If artists want to be left alone AND support other artists, then they should want to post their cover videos on YouTube until Facebook decides to come to the table with a solution.  Do these artists really just want to take from other artists and give nothing back? I seriously doubt it if they knew what was really happening.

5. As far as the economics are concerned, let’s check the math and the logic.

Using YoutTube earnings of only $0.001 per play would definitely be at the lower end (the average being closer to $0.003).  But I suppose using a negative extreme illustrates a point and better supports a myopic agenda.  But if we are going to use small math then we can’t say that UMPG (since the attack is focused mainly on them) is earning $0.91 from an iTunes download.  Last I knew, publishers only got about 9 cents on the dollar with these downloads.

As far as that even happening or them earning anything on Spotify, we have to assume that an artist covering a song somehow translates to creating a new fan for the original artist.  Which will then carry over to a paying platform, versus the free platform where they discovered the cover version of the song.  Of course if the covering artist wants to monetize the video themselves on YouTube, then WeAreTheHits is the only legitimate way to do that.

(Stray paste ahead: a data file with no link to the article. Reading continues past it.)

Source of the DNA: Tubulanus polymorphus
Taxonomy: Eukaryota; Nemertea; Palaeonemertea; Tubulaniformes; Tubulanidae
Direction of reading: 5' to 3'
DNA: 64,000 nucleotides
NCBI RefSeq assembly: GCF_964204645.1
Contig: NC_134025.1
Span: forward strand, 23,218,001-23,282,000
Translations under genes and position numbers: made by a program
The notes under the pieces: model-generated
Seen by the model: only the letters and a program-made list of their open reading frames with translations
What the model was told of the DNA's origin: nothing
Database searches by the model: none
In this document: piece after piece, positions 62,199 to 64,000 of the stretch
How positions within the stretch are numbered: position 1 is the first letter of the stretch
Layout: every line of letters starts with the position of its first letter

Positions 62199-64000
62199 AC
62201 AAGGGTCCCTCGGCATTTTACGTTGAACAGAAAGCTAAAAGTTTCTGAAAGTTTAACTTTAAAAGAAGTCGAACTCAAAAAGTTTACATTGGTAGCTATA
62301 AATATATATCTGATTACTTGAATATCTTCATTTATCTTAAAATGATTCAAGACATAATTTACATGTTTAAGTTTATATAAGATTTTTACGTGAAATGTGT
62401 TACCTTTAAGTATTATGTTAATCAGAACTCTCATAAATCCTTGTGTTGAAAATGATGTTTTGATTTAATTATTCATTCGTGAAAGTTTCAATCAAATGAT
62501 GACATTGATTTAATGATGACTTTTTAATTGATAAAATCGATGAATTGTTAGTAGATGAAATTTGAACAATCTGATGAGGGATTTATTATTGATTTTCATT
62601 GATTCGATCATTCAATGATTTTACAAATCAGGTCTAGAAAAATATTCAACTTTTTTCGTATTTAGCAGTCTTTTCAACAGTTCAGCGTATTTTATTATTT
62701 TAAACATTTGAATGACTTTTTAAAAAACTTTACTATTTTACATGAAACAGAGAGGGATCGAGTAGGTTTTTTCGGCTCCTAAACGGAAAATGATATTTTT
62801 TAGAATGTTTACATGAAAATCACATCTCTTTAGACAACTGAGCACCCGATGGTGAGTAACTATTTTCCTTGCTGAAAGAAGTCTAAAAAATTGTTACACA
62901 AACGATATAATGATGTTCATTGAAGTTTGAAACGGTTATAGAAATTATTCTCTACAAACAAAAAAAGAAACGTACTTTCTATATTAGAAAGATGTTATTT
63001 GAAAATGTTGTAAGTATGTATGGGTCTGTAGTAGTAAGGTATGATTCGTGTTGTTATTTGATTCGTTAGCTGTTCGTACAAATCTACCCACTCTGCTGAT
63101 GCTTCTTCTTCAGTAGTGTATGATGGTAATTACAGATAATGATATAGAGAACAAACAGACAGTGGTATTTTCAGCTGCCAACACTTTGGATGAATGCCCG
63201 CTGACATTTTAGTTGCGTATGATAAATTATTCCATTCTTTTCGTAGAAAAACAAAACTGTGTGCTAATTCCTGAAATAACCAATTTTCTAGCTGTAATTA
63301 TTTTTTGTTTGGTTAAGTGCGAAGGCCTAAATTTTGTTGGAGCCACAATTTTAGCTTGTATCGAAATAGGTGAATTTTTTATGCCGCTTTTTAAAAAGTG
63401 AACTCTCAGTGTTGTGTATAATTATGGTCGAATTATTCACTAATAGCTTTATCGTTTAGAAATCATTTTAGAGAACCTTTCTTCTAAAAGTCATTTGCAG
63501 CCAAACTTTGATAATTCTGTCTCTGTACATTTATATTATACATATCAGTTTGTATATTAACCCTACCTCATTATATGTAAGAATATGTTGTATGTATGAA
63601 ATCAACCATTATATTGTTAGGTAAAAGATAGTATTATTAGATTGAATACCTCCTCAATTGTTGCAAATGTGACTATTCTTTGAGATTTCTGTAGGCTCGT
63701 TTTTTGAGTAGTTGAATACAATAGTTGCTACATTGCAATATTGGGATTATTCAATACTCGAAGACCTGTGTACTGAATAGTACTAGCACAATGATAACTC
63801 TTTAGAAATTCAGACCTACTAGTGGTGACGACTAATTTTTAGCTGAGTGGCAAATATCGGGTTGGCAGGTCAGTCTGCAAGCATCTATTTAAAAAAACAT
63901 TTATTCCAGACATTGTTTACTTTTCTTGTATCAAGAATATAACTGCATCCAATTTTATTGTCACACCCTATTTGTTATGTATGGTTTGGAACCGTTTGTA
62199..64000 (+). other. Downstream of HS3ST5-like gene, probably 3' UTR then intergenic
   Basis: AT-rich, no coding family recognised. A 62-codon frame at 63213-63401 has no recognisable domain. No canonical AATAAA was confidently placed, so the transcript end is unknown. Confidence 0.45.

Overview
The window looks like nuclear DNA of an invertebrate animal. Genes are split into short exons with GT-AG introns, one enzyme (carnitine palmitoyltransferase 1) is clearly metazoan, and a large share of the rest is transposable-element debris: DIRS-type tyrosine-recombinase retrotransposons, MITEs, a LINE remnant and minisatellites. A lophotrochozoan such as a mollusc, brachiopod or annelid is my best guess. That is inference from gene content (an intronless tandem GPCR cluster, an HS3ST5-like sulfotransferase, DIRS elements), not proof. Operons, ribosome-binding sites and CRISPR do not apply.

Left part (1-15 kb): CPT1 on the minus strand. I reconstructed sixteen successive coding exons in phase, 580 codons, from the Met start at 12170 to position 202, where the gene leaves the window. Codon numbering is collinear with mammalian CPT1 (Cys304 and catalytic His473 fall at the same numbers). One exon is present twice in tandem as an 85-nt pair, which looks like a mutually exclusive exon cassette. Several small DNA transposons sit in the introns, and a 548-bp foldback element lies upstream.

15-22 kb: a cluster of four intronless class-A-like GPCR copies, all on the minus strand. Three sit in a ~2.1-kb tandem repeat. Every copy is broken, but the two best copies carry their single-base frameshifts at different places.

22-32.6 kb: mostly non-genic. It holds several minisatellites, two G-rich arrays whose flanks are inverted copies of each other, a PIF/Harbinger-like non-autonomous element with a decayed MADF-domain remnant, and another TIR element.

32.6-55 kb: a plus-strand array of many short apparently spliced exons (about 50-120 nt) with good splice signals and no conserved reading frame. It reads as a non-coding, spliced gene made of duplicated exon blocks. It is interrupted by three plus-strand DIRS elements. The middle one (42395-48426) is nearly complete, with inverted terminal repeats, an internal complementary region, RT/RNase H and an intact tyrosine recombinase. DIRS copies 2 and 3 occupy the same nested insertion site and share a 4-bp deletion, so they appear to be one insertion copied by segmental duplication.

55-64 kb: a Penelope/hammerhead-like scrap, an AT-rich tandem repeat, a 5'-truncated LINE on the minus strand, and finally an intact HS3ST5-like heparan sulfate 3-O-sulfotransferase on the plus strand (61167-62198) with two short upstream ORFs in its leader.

6. For half a second in Ari’s article, the blame was put in the right place, Facebook.

Yes, Facebook should create a YouTube type environment. Yes, they should implement a great service like WeAreTheHits. And yes, them choosing to not do this negatively impacts the writers and artists wanting to cover songs. But why does someone like David Benjamin have to “explain himself”?  He is the SVP of Anti-piracy and Facebook is consistently hosting infringing content, seems pretty self-explanatory.  In this case it is not “shortsightedness and complete inability to navigate the new music business” by labels and publishers. This is a multi-billion dollar company that doesn’t want to upset the apple cart with their users and risk having to take money out of their own pockets to actually pay for something that belongs to someone else.

**Read Ari’s response: Old Music Business Is Yelling at New Music Business Again

Bottom line?  Facebook is at fault here and artists have no right to do whatever they feel like wherever they feel like it with another artist’s work, no matter how entitled you may feel.  Do it the right way, or don’t do it at all.

 

21 Responses

  1. Ken Simmons

    I would suggest visits to ASCAP, BMI and SESAC to determine just how artists are compensated from streaming and social services. Facebook likely tears down the covers because the artists have not registered with these sites to perform “covers” of the music they are gaining exposure from. Facebook currently does not have the licensing platform in place to control “theft” of a musicians work like You Tube does. Even in a night club setting as you suggest, the club owner and or the performer should be submitting their set-lists to one of the above named agencies to ensure all licensing requirements are met and financial agreements satisfied for use of any song.